Gondek also announced a $600,000 emergency fund for Calgarians who can’t afford first and last month’s rent, and a grant program for urban Indigenous housing initiatives.

And what about zoning? Politicians including Conservative leader Pierre Poilievre blame city rules for high housing prices. When councils only allow single family homes in an area, he says it prevents builders from putting up multi-family buildings and splitting the land costs among more residents.

The Council says it wants to create more options for the so-called “missing middle” or medium density, townhouse and small multi-family options. It approved new zoning last October to enable this type of housing in certain areas of the city.

But it gets pushback from some homeowners who don’t want to see change.

The ultimate luxury

It’s not happening fast enough for Mann, who was evicted from that shared northwest house last month. She says the landlord accused her of threatening other tenants and she wasn’t able to fight it because her lease was under the Innkeepers Act, which affords tenants fewer rights than the Residential Tenancy Act.

She met CBC Calgary at a coffee shop in Ramsay, close to where she’s now staying with a friend. She’s quiet and thoughtful, spends time watching YouTube videos on #vanlife channels and wondering about other options — garden suite or tiny house, anything with privacy.

Most of her belongings are in storage.

“It seems like the ultimate luxury is peace and quiet, a good night’s sleep without being woken up at all hours,” said Mann.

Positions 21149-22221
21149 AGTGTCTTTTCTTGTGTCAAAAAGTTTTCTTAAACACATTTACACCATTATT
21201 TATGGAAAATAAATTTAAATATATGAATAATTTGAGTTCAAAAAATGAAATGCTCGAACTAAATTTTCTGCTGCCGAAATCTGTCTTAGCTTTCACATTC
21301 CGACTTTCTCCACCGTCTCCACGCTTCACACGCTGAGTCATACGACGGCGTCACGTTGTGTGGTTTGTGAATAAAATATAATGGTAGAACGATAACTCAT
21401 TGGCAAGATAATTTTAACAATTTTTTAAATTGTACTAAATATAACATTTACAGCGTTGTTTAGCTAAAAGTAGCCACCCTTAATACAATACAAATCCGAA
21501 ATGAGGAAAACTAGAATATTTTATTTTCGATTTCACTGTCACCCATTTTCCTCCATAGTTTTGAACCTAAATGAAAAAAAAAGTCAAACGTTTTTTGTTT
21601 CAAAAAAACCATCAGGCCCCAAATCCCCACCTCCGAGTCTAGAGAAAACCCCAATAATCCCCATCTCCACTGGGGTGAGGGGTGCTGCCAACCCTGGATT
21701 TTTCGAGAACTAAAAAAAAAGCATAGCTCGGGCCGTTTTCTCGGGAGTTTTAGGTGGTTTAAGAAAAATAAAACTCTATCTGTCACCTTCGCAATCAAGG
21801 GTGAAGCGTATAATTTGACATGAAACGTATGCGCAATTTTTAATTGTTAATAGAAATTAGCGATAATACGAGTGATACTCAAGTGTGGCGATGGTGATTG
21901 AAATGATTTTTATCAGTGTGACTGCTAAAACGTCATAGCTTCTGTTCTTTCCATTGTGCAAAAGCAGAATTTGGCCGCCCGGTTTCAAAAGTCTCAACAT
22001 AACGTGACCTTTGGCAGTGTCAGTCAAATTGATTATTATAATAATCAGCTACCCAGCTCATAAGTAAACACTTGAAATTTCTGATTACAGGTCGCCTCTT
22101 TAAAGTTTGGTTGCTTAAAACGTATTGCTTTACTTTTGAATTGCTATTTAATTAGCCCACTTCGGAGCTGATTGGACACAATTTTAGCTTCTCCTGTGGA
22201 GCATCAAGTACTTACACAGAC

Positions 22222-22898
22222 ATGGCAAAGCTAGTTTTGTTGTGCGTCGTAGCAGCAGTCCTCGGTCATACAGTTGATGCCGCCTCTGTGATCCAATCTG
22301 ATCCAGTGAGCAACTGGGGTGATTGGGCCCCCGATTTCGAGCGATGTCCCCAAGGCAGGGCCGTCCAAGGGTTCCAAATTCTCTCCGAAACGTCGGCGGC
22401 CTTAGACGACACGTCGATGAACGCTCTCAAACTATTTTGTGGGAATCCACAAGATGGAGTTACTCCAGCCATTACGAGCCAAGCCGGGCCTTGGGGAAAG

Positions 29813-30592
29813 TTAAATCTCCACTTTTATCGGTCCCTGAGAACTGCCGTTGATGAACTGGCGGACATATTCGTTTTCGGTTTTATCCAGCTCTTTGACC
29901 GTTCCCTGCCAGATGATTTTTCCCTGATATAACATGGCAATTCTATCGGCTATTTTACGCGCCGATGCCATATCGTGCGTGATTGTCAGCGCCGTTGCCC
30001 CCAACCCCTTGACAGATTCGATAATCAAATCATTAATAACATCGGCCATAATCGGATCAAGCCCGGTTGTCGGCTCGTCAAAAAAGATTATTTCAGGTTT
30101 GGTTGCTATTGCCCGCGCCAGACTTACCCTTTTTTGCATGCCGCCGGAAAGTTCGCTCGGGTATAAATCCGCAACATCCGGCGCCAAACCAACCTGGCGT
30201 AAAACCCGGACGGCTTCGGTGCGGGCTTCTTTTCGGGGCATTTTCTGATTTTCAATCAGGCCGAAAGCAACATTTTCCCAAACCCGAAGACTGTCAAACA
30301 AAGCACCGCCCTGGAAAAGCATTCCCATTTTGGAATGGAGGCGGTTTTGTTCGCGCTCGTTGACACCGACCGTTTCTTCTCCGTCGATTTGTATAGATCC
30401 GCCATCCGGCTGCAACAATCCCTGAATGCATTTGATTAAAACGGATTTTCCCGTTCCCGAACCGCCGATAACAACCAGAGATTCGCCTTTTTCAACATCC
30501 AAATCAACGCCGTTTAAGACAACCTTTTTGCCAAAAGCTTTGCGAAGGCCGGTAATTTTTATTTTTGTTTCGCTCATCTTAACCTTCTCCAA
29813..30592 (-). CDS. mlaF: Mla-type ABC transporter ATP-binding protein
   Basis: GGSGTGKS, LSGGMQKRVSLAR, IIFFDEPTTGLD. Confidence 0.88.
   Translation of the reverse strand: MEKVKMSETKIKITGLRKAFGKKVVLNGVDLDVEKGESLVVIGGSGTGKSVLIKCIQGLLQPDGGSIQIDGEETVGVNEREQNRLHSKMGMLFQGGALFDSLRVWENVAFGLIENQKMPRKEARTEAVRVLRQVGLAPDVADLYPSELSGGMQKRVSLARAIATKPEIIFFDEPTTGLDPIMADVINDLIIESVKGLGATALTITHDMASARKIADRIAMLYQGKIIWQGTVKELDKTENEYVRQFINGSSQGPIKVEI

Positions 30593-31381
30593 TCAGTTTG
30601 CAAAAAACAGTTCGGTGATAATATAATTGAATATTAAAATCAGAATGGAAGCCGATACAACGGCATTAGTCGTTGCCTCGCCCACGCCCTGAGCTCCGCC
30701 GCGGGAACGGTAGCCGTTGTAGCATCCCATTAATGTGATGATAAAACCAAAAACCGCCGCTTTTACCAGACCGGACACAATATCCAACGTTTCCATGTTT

“It’s not just me. It’s the society we’re living in, it’s the government policy, it’s the developers, it’s the rents … rent control, far and above, is one thing we need.”

Leveraging more land for housing

Ward 8 Coun. Courtney Walcott has been giving a series of community speeches on what Calgary could and should do more to make housing less expensive.

During a recent talk at Mount Royal University, he pointed to the land under the powerlines beside 50th Avenue west of MacLeod Trail as an example.

It was set aside for a road connection and bridge over the Elbow River. That’s unlikely to happen now.

Ward 8 Coun. Courtney Walcott says Calgary needs to make more land available to non-profit organizations faster to build more affordable housing. (Mike Symington/CBC)

Calgary needs to step up and make up more land available faster, Walcott said in an interview with CBC Calgary. He filed a notice of motion last year to get the city to review the policy. That should be back before the council to debate this spring.

As it stands, the city can sell up to 10 parcels of surplus land for affordable housing every two years.

Contributing land to a building project makes a huge difference, Walcott said.

“All of a sudden [the project] is so cheap because the land costs you nothing. You just have to build the structure and divide it up under 50 tenants and boom — you’ve got the most affordable house on the block.”

During the 2021 census, Statistics Canada found more than 54,000 renter households in Calgary spent 30 per cent or more of their income on housing.

A recent CMHC report found Alberta would need 20,000 more homes by 2030 just to maintain what supply ratio there is, and development insiders say the supply is not keeping up. It’s going to get worse before it gets better.

Walcott says all governments need to be involved to fix this crisis, but the municipal government can’t ignore what’s within its capacity to do.

It’s a conundrum, he said. “We do not have the capacity to solve this problem alone, but we do have the capacity. That is a frustrating space to be in.”